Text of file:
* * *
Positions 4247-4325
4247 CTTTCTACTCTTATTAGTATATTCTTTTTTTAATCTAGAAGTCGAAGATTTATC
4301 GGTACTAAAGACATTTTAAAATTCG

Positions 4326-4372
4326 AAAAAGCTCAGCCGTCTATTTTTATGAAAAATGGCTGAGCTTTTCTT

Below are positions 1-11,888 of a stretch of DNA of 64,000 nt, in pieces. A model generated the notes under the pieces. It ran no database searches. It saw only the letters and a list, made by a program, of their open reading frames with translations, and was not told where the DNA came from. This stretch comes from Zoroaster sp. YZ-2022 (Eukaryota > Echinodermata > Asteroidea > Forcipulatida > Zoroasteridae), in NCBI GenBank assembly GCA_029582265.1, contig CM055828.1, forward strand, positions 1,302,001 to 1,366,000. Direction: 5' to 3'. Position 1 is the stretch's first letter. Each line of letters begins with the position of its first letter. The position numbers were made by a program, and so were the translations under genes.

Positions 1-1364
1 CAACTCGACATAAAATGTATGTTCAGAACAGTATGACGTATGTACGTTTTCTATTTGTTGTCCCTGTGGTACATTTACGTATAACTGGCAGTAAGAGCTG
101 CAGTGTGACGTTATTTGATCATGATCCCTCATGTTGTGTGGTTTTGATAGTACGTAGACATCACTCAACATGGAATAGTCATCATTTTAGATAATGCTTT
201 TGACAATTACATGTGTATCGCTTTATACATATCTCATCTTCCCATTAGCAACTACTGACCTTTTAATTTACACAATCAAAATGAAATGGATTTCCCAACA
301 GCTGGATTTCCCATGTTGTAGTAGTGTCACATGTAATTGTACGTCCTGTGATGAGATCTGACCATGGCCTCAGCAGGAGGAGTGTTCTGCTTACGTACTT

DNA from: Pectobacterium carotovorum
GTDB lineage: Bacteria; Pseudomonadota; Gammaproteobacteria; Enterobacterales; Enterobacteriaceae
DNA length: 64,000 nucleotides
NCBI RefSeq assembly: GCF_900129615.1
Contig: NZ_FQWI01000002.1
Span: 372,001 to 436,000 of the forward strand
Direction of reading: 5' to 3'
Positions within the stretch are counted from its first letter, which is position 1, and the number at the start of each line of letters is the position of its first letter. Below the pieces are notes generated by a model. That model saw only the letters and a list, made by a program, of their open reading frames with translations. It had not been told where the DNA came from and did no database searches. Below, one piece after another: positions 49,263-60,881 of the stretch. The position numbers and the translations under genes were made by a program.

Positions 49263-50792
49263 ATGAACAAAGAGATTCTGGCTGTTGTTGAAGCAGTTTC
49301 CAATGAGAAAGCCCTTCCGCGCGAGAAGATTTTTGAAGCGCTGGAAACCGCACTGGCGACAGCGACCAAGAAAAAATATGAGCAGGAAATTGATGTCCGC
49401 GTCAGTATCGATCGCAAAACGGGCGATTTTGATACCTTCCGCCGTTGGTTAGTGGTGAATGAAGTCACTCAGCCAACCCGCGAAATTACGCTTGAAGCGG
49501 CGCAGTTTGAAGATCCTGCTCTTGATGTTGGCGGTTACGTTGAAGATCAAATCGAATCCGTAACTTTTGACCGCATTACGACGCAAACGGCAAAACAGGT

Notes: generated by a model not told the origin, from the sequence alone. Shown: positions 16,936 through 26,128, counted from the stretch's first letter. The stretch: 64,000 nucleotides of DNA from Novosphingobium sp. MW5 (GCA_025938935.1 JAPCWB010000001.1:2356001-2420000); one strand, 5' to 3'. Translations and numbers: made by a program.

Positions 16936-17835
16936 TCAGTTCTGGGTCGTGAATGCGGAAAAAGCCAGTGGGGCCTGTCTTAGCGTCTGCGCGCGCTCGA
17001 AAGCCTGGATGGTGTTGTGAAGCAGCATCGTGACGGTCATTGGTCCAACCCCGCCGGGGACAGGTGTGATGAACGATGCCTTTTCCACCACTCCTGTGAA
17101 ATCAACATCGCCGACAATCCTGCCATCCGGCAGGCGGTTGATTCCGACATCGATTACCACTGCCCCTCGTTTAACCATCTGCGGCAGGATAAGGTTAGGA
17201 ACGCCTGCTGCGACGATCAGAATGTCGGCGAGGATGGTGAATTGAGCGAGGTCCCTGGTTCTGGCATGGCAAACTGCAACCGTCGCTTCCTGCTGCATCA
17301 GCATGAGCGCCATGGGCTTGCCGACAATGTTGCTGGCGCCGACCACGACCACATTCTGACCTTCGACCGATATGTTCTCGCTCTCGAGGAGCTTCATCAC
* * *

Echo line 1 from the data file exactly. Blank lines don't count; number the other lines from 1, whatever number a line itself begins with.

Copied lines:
Positions 4247-4325